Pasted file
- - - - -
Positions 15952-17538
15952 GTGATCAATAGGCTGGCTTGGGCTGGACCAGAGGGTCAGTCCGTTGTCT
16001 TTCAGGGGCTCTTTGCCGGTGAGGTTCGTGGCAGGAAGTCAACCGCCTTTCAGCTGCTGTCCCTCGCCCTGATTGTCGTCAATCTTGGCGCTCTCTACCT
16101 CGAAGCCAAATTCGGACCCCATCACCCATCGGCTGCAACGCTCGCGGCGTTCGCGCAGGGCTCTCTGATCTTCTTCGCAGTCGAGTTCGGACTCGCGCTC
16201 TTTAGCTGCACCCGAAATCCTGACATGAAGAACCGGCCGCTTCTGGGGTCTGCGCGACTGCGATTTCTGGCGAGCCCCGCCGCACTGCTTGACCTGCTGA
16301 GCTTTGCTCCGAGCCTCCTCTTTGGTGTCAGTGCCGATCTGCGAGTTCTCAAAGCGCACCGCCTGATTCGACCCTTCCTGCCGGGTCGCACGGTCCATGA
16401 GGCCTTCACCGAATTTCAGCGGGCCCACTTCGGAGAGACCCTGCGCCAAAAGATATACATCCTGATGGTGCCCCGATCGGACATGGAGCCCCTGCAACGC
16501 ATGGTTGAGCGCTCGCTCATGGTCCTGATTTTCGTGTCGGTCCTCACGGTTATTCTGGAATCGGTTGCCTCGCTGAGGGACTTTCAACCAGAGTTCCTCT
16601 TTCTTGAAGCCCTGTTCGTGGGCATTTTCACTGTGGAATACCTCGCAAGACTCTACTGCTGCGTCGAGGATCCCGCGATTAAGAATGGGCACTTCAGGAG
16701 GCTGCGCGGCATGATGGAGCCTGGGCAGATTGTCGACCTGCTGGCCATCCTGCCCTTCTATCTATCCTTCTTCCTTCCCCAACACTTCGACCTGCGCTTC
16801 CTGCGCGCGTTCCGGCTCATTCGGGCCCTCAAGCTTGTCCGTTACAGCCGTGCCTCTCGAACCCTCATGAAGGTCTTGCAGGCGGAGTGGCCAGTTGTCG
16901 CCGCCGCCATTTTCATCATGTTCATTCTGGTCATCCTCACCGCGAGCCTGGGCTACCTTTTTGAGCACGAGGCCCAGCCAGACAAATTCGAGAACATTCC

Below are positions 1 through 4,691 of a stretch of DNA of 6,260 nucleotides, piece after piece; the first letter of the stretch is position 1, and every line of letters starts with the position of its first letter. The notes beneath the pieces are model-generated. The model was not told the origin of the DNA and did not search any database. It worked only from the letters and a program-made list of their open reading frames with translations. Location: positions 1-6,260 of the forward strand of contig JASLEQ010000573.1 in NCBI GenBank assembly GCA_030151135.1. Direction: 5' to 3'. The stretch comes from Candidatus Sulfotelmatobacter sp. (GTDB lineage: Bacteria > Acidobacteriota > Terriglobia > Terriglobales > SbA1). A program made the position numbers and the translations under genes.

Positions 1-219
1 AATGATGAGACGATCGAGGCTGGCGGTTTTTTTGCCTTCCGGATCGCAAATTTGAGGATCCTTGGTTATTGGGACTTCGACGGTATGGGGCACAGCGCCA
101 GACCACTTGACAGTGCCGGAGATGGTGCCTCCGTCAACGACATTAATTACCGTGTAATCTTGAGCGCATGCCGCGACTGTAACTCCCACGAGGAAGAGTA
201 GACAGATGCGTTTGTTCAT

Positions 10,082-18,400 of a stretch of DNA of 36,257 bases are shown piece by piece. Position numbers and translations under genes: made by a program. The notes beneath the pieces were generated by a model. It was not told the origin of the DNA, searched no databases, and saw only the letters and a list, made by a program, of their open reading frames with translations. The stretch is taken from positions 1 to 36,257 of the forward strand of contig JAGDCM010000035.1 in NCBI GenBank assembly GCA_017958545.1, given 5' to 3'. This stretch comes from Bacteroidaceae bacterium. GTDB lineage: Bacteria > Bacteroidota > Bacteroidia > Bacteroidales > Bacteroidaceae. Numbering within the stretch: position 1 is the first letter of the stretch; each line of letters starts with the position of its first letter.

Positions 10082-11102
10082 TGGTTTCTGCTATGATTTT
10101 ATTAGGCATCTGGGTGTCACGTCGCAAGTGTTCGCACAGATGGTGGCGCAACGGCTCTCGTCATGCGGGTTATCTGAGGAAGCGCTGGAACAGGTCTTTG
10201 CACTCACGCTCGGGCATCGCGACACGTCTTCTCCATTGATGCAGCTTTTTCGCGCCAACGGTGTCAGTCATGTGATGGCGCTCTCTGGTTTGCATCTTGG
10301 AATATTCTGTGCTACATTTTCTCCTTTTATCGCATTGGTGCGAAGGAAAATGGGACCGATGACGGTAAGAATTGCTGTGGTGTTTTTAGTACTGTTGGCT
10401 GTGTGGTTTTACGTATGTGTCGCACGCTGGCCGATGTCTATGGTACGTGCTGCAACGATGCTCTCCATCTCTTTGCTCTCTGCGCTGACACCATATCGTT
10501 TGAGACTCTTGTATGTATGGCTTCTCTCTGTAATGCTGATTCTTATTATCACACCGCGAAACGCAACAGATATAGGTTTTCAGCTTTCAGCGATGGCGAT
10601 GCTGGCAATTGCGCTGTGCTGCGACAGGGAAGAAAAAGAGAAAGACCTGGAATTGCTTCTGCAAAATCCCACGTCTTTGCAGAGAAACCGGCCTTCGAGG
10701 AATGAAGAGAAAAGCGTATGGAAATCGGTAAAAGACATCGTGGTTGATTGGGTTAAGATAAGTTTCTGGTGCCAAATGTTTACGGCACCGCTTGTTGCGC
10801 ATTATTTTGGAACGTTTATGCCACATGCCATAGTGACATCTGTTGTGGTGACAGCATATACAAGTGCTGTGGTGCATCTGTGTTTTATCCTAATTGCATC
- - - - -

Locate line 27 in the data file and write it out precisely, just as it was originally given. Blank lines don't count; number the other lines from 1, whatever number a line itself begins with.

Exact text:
10701 AATGAAGAGAAAAGCGTATGGAAATCGGTAAAAGACATCGTGGTTGATTGGGTTAAGATAAGTTTCTGGTGCCAAATGTTTACGGCACCGCTTGTTGCGC